I cut circles of cardboard and layered with portabella cuttings from the store. The circles were dampened and placed in a coffee can. It grew mycelium but died from me opening and fanning it with the coffee can lid. Then it grew green mold. It’s still in my basement. I need to throw it out yet. I want to try again but this time I want to sterilize and use a vented bag. They use brewers spent barley grains and grow mushrooms from bags. I brew so next time Im trying it. I’ll be eating mushrooms on, and with everything if I ever get this to work. I have always loved mushrooms, mostly the white buttons you get in the store. I wonder how many logs will be to many for a family of three? I’m going to end up around 25 or so.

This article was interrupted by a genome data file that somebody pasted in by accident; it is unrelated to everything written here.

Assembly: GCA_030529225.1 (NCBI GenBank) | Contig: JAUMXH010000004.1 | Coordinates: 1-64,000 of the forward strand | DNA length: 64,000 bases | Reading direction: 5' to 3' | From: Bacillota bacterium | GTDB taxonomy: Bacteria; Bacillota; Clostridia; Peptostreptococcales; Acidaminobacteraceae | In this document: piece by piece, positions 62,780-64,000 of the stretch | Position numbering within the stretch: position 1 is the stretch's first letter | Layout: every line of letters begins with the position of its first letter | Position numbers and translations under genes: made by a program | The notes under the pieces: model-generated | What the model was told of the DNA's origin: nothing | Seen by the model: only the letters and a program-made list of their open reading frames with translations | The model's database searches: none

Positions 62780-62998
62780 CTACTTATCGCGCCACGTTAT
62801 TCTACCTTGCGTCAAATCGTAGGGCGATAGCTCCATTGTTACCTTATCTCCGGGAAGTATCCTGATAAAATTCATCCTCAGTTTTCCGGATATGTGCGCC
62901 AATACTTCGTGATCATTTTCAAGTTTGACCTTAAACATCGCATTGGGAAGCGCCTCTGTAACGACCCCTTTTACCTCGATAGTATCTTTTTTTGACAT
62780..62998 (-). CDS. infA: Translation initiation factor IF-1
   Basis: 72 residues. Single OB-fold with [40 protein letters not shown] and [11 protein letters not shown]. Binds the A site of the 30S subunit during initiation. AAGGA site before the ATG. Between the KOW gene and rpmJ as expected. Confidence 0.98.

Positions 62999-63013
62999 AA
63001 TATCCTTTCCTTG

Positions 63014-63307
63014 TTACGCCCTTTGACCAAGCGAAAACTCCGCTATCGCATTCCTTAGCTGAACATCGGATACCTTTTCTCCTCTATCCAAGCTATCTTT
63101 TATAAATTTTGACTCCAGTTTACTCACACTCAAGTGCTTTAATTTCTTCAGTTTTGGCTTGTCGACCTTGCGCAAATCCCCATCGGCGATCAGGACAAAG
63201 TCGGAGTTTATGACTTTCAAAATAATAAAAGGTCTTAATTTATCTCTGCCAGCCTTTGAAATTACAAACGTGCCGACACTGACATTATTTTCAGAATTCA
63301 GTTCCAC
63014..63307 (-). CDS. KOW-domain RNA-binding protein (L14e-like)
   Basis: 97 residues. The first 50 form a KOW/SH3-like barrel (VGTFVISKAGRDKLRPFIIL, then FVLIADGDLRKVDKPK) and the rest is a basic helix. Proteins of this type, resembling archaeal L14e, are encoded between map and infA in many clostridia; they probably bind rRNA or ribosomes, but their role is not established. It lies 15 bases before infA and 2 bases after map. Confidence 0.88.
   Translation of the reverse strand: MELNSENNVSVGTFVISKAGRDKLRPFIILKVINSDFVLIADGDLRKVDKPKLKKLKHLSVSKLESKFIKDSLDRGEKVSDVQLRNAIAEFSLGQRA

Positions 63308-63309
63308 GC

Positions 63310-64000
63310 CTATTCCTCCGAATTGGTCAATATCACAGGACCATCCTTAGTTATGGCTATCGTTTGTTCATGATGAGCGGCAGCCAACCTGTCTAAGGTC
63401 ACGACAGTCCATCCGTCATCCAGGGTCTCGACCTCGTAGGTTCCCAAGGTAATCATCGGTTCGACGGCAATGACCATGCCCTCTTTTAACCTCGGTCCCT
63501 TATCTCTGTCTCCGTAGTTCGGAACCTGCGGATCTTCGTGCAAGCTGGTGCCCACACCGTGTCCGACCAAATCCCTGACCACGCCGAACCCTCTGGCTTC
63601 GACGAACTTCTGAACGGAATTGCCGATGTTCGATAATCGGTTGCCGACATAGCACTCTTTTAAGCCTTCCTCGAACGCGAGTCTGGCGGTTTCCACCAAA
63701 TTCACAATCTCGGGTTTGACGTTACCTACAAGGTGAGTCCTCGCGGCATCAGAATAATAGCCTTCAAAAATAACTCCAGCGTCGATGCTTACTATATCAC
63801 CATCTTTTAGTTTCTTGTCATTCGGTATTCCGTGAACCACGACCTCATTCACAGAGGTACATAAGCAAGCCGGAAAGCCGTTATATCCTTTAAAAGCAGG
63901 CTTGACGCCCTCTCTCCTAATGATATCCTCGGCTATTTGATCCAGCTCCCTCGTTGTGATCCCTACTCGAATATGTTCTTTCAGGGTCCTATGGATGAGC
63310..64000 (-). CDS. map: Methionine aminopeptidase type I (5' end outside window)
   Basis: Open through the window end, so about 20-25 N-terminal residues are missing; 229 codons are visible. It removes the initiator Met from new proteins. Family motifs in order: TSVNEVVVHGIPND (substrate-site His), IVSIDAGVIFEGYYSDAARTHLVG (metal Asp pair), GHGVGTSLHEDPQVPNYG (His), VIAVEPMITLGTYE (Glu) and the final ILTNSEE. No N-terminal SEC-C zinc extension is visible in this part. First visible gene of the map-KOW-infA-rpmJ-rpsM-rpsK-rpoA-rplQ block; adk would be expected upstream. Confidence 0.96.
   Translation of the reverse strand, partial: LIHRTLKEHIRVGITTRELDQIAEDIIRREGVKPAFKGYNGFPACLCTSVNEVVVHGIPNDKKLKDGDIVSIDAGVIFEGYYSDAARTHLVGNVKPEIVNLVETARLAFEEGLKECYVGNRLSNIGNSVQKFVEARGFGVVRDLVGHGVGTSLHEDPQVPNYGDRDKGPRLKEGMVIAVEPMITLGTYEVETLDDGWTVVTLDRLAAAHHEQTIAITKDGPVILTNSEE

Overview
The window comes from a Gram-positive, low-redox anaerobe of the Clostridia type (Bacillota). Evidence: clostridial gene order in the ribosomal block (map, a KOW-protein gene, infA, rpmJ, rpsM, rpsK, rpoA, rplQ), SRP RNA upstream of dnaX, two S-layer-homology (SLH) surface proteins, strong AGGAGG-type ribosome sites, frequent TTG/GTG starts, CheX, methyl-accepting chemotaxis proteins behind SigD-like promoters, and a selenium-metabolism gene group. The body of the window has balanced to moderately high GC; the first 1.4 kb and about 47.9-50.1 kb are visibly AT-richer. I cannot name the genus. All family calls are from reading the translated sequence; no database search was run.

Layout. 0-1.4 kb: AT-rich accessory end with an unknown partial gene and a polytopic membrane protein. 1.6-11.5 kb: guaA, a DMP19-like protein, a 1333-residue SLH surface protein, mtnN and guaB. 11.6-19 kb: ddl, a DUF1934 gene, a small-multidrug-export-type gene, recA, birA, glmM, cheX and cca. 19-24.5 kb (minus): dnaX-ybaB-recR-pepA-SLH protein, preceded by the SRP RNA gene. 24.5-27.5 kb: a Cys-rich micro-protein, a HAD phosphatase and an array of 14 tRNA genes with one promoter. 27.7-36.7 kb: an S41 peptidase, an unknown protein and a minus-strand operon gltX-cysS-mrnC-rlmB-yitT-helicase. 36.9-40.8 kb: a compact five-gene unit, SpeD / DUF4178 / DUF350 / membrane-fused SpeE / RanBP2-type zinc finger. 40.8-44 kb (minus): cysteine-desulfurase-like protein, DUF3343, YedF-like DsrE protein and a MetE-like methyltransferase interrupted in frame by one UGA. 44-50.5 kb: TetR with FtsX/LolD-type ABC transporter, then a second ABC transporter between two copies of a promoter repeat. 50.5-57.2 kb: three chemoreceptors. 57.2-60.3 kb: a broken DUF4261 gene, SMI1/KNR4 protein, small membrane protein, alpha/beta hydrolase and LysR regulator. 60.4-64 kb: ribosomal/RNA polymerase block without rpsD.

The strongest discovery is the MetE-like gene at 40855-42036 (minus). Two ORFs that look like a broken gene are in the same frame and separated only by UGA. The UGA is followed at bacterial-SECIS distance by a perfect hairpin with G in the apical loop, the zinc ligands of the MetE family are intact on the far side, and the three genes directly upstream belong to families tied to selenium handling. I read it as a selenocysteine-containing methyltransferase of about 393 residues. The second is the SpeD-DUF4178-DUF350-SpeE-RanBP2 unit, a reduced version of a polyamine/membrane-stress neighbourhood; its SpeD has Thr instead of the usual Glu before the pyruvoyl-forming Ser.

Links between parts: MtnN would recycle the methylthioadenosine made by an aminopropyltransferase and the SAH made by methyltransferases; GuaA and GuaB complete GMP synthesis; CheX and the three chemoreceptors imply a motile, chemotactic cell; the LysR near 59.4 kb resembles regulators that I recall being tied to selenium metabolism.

I’d throw out that can without opening it…serious. There are some really nasty blue and green molds. Primary decomposers such as Shiitake, Oyster, and a few other edibles will grow on logs, hay, ‘sawdust’ etc., but many mushrooms won’t. Agaricus bisporus, yer basic white button and cremini mushrooms, won’t grow like Shiitakes and Oysters. I’ve never staggered the flushes though I’m going to make my next logs smaller and easy to move around, and then I will. With 25 logs that would be the way to go.